Currently viewing the tag: "Unidentified"
What's That Bug? does not endorse extermination

Subject:  what is this spider?
Geographic location of the bug:  mindanao, philippines
Date: 01/16/2019
Time: 07:31 AM EDT
Your letter to the bugman:  hi.. my daughter found this kind of spider which becomes her pet but we cant identify what kind of spidrr is this..hope you can help us..thanks..
How you want your letter signed:  Jean

Unknown Spider

Dear Jean,
In our opinion, this is not a Spider, but rather a Harvestman, a group of Arachnids in the order Opiliones.  Harvestmen do not have venom, so they are not a threat to humans.  Alas, we have not been able to find any matching images online, so we cannot verify the species identity of your Harvestman.

Update:  Thanks to a comment from Christoper, who provided a link to Flying Kiwi, we now believe this IS a Spider, possibly a species of Orbweaver.

 

What's That Bug? does not endorse extermination

Subject:  Bug with troll hair
Geographic location of the bug:  Gauteng, south africa
Date: 01/02/2019
Time: 01:34 PM EDT
Your letter to the bugman:  Please help ID this bug
How you want your letter signed:  Jacques B

Planthopper Nymph

Dear Jacques,
This is a Planthopper Nymph, a group of insects in the superfamily Fulgoroidea.  We have a similar image on our site of an unidentified Planthopper nymph, and now that we have this new request, we will renew our effort to identify the species.

What's That Bug? does not endorse extermination

Subject:  Possible Leaf Beetle
Geographic location of the bug:  Santa Elena, Costa Rica
Date: 12/24/2018
Time: 01:24 PM EDT
Your letter to the bugman:  Any help to identify this guy would be most appreciated!  It was photographed in the Santa Elena Cloud Forest 05-15-2018.
How you want your letter signed:  John

Leaf Beetle

Dear John,
We agree that this is a Leaf Beetle in the family Chrysomelidae, but we have not been able to substantiate its identity.  The white-tipped antennae are distinctive.

What's That Bug? does not endorse extermination

Subject:  Grasshopper identification
Geographic location of the bug:  Monteverde Rain Forest, Monteverde, Costa Rica
Date: 12/19/2018
Time: 10:58 AM EDT
Your letter to the bugman:  Could you please identify these insects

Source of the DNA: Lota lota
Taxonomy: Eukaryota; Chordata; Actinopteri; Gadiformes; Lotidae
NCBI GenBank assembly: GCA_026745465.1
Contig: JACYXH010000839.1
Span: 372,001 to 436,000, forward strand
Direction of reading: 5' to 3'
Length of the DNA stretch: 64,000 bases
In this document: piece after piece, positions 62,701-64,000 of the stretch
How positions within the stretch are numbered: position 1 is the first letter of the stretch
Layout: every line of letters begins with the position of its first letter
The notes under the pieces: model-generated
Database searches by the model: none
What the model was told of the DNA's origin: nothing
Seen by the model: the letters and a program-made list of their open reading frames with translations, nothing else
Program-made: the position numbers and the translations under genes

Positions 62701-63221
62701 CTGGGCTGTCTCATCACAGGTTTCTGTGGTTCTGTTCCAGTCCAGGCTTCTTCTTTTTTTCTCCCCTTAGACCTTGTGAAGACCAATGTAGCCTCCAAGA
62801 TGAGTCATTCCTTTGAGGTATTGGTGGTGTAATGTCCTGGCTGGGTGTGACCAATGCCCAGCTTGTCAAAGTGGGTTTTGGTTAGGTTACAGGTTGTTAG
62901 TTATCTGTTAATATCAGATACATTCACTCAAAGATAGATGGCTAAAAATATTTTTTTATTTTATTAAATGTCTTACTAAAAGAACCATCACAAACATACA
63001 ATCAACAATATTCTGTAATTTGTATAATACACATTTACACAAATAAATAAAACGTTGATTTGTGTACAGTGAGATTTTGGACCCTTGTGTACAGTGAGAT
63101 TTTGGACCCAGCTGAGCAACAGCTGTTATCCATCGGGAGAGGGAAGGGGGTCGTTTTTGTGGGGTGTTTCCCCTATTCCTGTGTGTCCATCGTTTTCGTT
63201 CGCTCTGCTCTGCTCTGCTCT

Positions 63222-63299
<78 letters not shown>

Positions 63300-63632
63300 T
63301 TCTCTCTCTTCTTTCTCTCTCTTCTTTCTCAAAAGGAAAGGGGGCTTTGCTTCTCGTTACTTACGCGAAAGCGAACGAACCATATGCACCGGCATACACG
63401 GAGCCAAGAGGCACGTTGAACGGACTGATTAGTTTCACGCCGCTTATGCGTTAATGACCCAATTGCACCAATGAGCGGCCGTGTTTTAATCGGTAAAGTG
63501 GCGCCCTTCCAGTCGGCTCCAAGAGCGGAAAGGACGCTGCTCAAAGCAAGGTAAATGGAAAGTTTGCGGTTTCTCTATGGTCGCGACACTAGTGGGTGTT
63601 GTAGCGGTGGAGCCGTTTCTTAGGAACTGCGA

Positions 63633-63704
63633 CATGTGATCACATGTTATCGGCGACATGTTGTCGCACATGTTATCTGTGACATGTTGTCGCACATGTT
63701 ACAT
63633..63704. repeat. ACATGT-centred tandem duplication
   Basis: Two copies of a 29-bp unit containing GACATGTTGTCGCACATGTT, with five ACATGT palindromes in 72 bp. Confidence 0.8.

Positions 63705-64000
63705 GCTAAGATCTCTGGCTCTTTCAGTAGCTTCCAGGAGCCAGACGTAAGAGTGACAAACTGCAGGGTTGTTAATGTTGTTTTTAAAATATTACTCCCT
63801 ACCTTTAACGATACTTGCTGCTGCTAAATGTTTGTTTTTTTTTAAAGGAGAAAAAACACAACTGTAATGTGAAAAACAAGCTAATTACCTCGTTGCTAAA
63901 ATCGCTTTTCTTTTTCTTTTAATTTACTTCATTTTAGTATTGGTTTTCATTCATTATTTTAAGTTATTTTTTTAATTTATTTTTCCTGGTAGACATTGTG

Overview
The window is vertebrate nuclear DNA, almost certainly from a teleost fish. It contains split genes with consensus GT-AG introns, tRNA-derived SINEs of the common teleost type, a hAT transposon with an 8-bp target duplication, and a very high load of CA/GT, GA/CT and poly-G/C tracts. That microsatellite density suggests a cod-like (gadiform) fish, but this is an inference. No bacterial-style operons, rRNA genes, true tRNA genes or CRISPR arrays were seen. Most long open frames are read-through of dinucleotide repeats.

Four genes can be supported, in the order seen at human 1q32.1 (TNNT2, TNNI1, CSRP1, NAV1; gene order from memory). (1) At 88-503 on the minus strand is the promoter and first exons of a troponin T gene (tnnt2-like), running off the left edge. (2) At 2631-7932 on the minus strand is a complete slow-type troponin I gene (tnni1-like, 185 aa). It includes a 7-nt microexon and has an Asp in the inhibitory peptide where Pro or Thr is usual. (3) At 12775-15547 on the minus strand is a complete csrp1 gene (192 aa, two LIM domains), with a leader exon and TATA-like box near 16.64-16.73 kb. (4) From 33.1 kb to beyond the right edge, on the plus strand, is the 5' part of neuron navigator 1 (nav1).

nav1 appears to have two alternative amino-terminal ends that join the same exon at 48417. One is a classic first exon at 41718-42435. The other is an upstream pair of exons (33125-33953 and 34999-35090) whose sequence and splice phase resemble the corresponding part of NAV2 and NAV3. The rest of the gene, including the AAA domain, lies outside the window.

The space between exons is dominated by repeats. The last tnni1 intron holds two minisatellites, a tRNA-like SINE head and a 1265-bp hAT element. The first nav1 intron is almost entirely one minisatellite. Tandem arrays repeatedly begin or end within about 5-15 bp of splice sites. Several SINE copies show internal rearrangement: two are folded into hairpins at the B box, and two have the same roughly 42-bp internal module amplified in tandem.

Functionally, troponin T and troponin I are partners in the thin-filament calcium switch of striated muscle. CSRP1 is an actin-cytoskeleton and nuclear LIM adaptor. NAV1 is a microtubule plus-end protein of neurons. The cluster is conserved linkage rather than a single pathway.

How you want your letter signed:  7Song

Grasshopper Nymphs

Dear 7Song,
These are immature Grasshoppers and immature individuals often look very different from adults, and there is often.  We will make an effort to provide you with an actual species identification.

Thank you Daniel
I figured they were juveniles but still couldn’t find their species. Thank you for any help you give with this and for your help with bug identification in general.
~7Song

What's That Bug? does not endorse extermination

Subject:  Drowned cricket
Geographic location of the bug:  California Central Coast, USA
Date: 12/14/2018
Time: 01:27 PM EDT
Your letter to the bugman:  Dear Bugman,
I am a huge fan of this site and have used it to help ID several species of insects. I finally found a bug that doesn’t quite fit into any category I can find. This poor unfortunate soul was pulled from the pool during our swim team practice. On approach I thought it was a Jerusalem cricket based on size, but then when I picked it up I saw that it’s abdomen was much more narrow and down-curved. I thought maybe it was some sort of mole or cave cricket, but it’s features don’t quite fit to make it as either of those. We just had our first rains of the season, which drive many critters out on the pool deck. I’d love to know what suicidal bug this is to satisfy my curiosity and to inform those terrified swimmers who suffer from bugphobia and nightmares.
How you want your letter signed:  Coach Jackie

Drowned Orthopteran

Dear Coach Jackie,
Thank you for your kind words about our site.  Alas, we are not able to provide you with a conclusive identification at this time, but we are nonetheless posting your image of this drowned Orthopteran while we continue to research its identity.  We are also appealing to our readership for assistance.  Like you, we acknowledge its resemblance to Camel Crickets or Cave Crickets in the family Rhaphidophoridae which is pictured on BugGuide, but we are not convinced this individual is a member of that family.

Thank you, Daniel! Now I’m bummed I didn’t save it–didn’t think it would preserve well after being soaked. I’ll be looking forward to what you discover!

What's That Bug? does not endorse extermination

Subject:  Bee or wasp?
Geographic location of the bug:  Andalusia, Spain
Date: 10/22/2018
Time: 12:35 PM EDT
Your letter to the bugman:  Dear Bugman,
Are these bees or wasps? where feeding on bottle brush. They where not small, much bigger than paper wasp, but they looked much more wasp like than a bee.
Malaga province,  Spain,  October 22, 2018
Thanks in advance
How you want your letter signed:  Perry

Unknown Wasp

Dear Perry,
This is definitely a Wasp and not a Bee.  It looks to us like one of the Paper Wasps in the genus
Polistes, but we have not found any images from Spain on the internet that resemble your individual.  Perhaps one of our readers will be able to substantiate or provide a correction.

Unknown Wasp

Correction:  December 29, 2018
Thanks to comments from several of our readers, though the species is still not identified, we now know that this is one of the Hornets or Yellowjackets in the subfamily Vespinae.

What's That Bug? does not endorse extermination